It Chapter Two Review

1309160_itchaptertwo_571766.jpgIt’s not over till It’s over. It Chapter Two, that is. The hotly anticipated sequel to the most successful horror film of all time has finally arrived, and though it didn’t quite match the original’s record-shattering $123 million opening, $91 million is nothing to sneeze at. It Chapter Two still boasts the second-largest box office opening of all time for a horror film, and a lack of competition suggests a promising run ahead. With pitch-perfect casting and bigger scares, fans are sure to be pleased, but an indulgent run time and sloppier execution threaten to throw Chapter Two off course.

It goes without saying that no novelist has had as strong an impact on cinema as Stephen King, with many of his works such as Carrie and The Shining being adapted to film over the years. Television is another medium that has been a home to many of King’s adaptations, and in 1990, one of his most popular novels was first brought to life. Directed by Tommy Lee Wallace, It wasn’t as acclaimed as some of King’s films, but the mini-series was still a hit with fans, with much of the praise being directed to Tim Curry’s performance as Pennywise the Dancing Clown.

Then in 2017, It was remade as a film, with modern special effects and higher production values affording Pennywise a much more worthy treatment than Wallace’s mini-series was able to provide. The film was directed by Andy Muschietti, who made a strong impression with 2013’s Mama, but demonstrated his lack of experience in It with some choppy direction and lackluster dramatic choices. But with inspired casting and some solid scares, Muschietti’s adaptation easily bested Wallace’s. However, 2017’s film only covered the first half of King’s sprawling story.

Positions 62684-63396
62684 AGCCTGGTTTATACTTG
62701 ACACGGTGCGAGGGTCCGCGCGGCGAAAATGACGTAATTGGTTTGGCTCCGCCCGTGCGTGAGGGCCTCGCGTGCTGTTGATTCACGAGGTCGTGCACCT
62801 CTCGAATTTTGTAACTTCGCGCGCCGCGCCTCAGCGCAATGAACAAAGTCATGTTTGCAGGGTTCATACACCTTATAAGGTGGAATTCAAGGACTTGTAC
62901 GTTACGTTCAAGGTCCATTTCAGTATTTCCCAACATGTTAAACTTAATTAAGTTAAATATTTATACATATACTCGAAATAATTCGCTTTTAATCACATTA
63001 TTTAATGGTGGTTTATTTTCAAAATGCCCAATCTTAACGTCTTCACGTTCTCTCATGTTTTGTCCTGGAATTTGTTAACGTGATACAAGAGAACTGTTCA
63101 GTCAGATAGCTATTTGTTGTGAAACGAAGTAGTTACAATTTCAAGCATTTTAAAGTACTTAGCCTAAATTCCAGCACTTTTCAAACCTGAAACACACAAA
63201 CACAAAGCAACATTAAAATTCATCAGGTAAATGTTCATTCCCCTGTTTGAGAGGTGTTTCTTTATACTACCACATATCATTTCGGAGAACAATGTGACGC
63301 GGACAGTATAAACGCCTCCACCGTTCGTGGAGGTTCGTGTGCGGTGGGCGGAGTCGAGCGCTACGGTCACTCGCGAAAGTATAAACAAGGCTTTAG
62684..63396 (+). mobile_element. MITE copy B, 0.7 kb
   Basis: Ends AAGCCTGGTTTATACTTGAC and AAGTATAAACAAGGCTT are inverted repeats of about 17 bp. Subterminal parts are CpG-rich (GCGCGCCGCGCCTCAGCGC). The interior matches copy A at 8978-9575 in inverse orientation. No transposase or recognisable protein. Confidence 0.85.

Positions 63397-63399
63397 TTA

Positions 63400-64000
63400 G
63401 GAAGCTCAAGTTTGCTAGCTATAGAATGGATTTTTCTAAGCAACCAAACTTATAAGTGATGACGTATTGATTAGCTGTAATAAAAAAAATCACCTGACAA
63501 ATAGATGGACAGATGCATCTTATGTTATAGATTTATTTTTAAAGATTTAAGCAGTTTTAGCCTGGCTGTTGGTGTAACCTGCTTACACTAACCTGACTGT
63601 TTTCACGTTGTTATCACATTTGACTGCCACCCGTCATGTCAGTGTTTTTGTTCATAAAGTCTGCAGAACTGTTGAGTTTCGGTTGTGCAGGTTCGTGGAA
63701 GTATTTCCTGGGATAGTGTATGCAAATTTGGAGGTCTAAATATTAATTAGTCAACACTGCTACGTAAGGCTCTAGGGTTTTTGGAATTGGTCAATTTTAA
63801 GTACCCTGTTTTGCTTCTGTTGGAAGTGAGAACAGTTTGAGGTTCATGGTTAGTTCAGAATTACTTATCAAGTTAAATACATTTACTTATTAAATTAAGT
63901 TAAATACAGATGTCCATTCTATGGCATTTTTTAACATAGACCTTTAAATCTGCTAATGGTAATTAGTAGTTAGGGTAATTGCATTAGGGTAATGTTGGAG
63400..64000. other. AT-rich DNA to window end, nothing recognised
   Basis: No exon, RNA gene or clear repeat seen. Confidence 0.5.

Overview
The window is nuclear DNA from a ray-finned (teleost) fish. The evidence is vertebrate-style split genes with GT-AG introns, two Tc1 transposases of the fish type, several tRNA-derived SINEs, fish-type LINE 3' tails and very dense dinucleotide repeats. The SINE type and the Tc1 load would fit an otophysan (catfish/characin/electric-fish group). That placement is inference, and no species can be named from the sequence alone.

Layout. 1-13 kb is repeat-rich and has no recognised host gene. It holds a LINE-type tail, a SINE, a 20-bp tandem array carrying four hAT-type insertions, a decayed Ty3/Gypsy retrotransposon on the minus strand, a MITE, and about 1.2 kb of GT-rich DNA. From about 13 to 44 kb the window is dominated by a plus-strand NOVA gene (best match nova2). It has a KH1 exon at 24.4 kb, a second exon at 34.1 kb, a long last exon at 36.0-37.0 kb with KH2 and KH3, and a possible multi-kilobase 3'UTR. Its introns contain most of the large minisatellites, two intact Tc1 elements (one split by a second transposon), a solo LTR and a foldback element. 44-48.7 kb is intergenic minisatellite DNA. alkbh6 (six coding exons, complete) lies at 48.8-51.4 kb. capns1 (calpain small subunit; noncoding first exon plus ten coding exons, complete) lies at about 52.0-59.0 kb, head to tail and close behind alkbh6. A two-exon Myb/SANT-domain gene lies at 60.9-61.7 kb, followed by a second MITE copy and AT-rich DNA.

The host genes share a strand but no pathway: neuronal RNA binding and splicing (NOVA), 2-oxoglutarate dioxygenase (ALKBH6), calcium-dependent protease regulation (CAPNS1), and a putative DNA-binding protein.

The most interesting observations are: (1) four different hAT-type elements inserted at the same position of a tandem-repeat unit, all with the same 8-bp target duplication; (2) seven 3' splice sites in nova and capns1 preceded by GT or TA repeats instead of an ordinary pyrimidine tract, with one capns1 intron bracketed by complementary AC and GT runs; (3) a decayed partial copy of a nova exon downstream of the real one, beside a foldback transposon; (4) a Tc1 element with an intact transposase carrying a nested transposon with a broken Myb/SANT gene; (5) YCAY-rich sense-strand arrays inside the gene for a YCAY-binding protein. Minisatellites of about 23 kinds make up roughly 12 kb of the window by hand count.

While both King’s original novel and the 1990 mini-series alternated between timelines that featured the characters as either children or adults, 2017’s film covered only the childhood portion of the story, saving the adult portion for 2019’s Chapter Two. The sequel features each member of the “Losers Club” 27 years later and all grown-up, being faced with keeping good on their childhood promise of returning to Derry if the presumed-defeated shapeshifting monster most-commonly-known as Pennywise the Dancing Clown (Bill Skarsgård) ever returned.

In 2016 the unthinkable happens, and the mysterious force begins once again feasting on the local residents of Derry to feed his appetite for fear. Mike Hanlon (Isaiah Mustafa) never left Derry, and has spent his life obsessing on how to defeat the clown. When it’s clear Pennywise has returned, Mike makes calls to each of his childhood friends, all of whom but one return to honor their pact. Once back, each member of the Losers Club sees their childhood trauma rushing back all at once, as they grapple with how to put an end to the deadly clown’s reign once and for all.

Clocking in at a hefty 169 minutes, and with a scale of mammoth proportions, It Chapter Two may be the very first horror film to truly earn the term “epic.” Everything is bigger: the scares, the stakes, the action, and yes, the blood. In fact, according to Jessica Chastain, a certain scene contains the largest amount of fake blood ever used in a horror movie. With a budget between $60 and $80 million, it’s clear that no expense has been spared. And as with many sequels of considerable hype, It’s producers clearly show little regard for a sense of reasonable moderation.